On Sunday, the men would again prepare to go back to the city, sometimes waiting until quite late for the traffic to subside or until the last train was about to leave. The house would assume a quieter demeanor, with only the wives and younger generation there to hold the fort. For those of us who did not have work the weekdays were a glorious time spent swimming and chatting and playing tennis and watching movies and visiting friends houses. For my grandmother, my step mother and my various aunts this was also a period of comparative quiet in which they could chat among themselves, catch up on household duties and prepare for the next weekend.
This was the way spent our summers for over 20 years. Over time, we came to rent many different houses. We lived for a couple of summers in a place we called The Monster. It was an enormous house about a half a mile from the Beach Club (aka The Southampton Bathing Corporation). Fortunately, it had fallen on something like hard times and we were able to obtain it for a steal. It was so large that it didn’t seem to need to be cleaned. The dirt just got lost in the enormity of it all. We stayed a summer in early 1960s in the original Halsey House. This is the same house that is on South Main Street and is now a museum. It was and still is, I suppose, the oldest standing house in New York State. All I remember was the really huge fireplace that doubled as a stove with hanging pots.
We stayed in numerous houses on First Neck Lane and Great Plains Road. These houses were considerably larger and nicer than our original Hill Street House. By this time, my family’s financial condition had passed from poor to bad to a little bit better to not too bad. Through it all, my family somehow found the money to pay for the rent and expenses of living in the Hamptons. The early 1970s found us almost prosperous.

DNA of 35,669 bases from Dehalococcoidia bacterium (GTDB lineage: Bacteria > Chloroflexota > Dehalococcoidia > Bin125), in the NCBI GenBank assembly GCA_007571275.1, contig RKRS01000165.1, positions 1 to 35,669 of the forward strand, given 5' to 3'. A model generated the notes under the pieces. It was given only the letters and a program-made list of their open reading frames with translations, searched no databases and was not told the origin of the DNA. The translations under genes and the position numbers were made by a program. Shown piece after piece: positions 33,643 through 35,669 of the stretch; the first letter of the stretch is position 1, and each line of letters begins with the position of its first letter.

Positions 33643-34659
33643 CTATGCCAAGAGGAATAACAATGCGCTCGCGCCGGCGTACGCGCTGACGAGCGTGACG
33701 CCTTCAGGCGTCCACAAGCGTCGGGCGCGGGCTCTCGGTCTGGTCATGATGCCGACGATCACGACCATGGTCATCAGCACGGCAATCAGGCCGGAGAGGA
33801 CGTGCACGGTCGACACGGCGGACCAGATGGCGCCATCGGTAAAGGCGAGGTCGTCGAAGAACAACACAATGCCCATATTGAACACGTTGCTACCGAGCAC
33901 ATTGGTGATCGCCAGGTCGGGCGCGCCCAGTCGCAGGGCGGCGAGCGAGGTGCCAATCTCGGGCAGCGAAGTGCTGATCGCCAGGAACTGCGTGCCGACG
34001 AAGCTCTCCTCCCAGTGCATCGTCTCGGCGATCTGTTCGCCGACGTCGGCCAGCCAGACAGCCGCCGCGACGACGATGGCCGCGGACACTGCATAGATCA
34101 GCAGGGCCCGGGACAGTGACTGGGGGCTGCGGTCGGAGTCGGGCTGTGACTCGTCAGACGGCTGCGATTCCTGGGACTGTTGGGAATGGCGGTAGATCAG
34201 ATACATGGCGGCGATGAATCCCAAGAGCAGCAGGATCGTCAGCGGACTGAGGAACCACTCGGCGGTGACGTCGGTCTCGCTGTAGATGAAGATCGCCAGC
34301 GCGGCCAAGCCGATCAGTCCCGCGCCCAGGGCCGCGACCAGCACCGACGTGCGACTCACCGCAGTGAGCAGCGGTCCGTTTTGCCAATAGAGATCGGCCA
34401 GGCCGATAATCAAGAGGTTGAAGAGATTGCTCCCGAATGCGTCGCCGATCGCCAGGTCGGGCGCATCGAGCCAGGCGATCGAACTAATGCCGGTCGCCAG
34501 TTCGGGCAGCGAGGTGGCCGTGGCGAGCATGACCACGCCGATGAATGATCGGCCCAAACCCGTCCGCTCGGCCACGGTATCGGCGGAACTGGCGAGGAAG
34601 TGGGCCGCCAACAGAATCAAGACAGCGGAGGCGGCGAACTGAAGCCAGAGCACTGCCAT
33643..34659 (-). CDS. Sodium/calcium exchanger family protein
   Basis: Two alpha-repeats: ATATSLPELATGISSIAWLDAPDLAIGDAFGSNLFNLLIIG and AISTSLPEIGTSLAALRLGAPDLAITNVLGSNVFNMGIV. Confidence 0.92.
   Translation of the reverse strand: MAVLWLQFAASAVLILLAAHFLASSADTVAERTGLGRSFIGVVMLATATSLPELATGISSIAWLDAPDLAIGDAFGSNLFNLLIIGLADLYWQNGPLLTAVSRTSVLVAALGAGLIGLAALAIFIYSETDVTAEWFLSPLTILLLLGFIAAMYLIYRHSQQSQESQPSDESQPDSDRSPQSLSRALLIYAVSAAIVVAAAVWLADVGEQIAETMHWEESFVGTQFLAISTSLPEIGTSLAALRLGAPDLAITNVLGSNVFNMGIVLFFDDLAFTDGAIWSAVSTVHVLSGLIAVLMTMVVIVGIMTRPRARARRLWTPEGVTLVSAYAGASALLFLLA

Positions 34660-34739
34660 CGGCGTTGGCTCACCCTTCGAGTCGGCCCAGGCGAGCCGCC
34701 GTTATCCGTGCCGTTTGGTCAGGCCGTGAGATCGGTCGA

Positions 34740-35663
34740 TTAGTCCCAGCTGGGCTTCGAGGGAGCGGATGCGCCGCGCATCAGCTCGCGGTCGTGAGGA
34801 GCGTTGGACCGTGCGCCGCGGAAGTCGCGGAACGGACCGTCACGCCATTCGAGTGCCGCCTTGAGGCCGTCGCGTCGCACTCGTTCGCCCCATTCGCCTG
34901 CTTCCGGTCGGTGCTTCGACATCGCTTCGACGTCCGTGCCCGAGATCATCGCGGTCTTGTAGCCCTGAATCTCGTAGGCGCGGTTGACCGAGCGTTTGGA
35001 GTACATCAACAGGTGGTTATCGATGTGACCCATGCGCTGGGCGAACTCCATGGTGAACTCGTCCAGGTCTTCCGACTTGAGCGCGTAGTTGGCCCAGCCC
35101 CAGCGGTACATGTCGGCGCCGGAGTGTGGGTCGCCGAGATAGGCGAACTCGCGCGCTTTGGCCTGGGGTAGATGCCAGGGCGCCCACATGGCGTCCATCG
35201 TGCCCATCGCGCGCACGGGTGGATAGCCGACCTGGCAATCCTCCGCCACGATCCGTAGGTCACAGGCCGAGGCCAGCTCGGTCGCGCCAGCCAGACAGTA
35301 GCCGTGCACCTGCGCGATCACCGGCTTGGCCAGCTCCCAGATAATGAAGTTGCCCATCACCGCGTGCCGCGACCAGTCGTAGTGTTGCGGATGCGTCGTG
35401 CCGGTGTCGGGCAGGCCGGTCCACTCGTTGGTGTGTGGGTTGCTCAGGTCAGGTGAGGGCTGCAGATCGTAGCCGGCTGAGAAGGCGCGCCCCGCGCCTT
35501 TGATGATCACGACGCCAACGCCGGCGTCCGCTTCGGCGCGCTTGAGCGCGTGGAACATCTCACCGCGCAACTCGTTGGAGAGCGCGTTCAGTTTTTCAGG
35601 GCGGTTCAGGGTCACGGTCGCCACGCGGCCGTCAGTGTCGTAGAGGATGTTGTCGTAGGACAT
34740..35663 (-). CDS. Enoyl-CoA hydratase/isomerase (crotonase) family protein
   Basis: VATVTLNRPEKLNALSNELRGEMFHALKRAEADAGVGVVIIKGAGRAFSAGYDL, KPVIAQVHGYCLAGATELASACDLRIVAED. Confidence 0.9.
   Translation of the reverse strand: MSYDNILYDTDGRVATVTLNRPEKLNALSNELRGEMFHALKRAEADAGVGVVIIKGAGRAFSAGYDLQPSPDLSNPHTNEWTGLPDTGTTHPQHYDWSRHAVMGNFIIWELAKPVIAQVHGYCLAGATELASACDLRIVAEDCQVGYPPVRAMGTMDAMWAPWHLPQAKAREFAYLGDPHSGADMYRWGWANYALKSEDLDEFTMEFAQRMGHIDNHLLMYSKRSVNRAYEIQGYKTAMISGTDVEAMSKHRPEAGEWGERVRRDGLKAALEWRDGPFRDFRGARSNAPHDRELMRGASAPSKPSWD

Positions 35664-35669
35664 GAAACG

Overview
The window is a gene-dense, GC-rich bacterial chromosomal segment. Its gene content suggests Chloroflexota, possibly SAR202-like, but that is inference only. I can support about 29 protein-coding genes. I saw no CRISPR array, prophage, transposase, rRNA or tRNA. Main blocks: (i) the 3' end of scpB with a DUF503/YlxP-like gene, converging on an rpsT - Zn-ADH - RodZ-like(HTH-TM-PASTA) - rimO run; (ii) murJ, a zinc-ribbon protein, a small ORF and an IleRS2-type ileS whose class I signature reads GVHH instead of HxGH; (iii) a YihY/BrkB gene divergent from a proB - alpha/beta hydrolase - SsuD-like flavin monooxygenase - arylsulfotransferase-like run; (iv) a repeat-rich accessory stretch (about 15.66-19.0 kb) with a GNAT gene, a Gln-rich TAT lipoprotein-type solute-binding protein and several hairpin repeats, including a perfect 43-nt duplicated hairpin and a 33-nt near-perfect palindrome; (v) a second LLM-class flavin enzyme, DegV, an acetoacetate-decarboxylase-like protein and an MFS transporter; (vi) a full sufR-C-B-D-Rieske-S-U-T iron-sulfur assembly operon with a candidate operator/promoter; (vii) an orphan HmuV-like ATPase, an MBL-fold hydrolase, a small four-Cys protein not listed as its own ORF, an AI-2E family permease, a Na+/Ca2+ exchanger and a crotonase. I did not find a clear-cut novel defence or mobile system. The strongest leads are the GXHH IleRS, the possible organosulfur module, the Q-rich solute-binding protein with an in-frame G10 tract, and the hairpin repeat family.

As the family fortunes rose or declined, so did the size of the houses we rented. Good times found us in extremely comfortable quarters, with houses located near the Beach Club and the Meadow Club, less prosperous times found us in smaller, less well-appointed houses further away from the two all important clubs.
But whatever the house and whatever our collective financial condition, summers found us in Southampton and whatever the difficulties of four families living in peace, we generally had a collective blast. This experience, which brought the different families together, actually created closer family ties and made us through it all, happier than we would have otherwise have been.
There was a constant ebb and flow of relatives and friends and house guests coming and going that provided ceaseless activities to whatever house we stayed at. Outsiders, who would come over for dinner or drinks, could only wonder from a distance how it worked. To them it was a kind of mysterious miracle. And truthfully, I am not sure that any of us knew why it did work. Perhaps, it had to do with the centralizing effect of my grandmother, although I suspect some of the wives found her a challenge and in some cases, a true pain.
Whatever the reason, for over twenty years, our family did gather this way, spending their summers in relative harmony, learning quirks and foibles of every family member. And because this was in a time when their was a lot of controversy about the direction the country, with numerous periods of financial upheaval, with doubt about the progress of the Vietnam War, with doubts about the future of the country after the Vietnam War, with the advent of drug use throughout the country, there were many excited and impassioned discussions about the meaning of these events between in the families. I cannot say we all agreed and were of one mind. Far from it, we all had strong opinions and profound disagreements about all these subjects, but through it all we had fun and remained a family.